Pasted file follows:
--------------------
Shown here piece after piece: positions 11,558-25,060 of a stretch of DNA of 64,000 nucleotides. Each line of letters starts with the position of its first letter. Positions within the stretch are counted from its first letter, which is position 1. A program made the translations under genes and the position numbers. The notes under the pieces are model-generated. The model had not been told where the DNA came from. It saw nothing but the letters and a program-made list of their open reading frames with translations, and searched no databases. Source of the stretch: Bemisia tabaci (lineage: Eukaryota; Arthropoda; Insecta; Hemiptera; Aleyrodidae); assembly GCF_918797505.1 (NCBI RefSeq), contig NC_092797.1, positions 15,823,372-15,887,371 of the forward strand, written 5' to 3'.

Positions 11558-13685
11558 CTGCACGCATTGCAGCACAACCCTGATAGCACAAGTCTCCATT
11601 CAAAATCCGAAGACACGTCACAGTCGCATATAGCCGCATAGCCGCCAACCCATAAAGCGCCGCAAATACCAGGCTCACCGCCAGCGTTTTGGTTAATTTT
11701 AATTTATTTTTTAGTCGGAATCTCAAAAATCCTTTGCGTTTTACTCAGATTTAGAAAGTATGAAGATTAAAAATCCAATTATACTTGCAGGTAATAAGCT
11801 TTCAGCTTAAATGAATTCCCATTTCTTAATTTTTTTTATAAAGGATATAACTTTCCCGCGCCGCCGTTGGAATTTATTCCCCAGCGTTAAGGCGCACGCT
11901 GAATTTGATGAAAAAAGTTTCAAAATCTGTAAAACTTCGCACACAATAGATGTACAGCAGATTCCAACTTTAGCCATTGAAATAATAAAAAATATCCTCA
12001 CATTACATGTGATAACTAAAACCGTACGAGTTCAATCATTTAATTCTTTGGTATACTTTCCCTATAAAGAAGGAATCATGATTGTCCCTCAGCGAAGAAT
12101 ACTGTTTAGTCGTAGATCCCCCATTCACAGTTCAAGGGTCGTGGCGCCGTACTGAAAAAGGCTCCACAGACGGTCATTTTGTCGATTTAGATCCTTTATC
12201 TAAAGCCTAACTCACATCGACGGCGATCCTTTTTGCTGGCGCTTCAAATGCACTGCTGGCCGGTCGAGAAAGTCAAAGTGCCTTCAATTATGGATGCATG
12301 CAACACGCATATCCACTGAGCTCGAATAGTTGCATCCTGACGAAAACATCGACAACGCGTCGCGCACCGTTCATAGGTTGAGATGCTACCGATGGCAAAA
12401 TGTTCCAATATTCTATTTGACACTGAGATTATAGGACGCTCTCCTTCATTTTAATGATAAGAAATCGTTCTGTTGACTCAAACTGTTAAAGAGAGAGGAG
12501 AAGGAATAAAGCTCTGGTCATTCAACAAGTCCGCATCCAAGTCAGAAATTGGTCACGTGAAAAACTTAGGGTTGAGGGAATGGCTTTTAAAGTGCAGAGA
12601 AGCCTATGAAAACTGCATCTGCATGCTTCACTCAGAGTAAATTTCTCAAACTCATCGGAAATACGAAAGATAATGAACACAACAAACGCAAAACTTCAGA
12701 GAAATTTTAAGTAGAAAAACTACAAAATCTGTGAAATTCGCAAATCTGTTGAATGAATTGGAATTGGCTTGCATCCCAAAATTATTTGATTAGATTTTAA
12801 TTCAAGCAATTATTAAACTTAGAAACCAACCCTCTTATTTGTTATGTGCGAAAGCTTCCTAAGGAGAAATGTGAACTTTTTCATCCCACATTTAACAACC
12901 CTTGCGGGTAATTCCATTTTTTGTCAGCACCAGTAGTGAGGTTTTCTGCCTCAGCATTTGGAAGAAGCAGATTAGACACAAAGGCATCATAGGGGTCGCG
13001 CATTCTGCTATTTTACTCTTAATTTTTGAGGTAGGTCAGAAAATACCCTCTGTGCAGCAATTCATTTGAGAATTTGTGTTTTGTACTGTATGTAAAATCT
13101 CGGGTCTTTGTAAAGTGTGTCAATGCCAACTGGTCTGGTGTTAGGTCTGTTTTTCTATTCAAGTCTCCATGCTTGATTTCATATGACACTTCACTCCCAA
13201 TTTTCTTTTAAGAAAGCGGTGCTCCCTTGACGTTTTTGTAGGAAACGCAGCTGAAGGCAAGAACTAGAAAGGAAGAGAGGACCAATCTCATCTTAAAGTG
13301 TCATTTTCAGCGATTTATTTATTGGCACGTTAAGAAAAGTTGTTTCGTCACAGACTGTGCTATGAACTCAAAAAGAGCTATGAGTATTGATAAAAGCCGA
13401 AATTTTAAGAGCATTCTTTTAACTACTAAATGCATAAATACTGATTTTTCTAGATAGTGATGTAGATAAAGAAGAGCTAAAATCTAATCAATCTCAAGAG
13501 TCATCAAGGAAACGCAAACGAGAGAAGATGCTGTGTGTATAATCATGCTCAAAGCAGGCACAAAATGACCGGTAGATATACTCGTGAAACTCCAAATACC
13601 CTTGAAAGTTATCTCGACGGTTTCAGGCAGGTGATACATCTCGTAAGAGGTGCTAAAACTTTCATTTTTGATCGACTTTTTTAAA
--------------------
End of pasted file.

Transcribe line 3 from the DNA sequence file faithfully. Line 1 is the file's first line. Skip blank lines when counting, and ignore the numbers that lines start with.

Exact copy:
11558 CTGCACGCATTGCAGCACAACCCTGATAGCACAAGTCTCCATT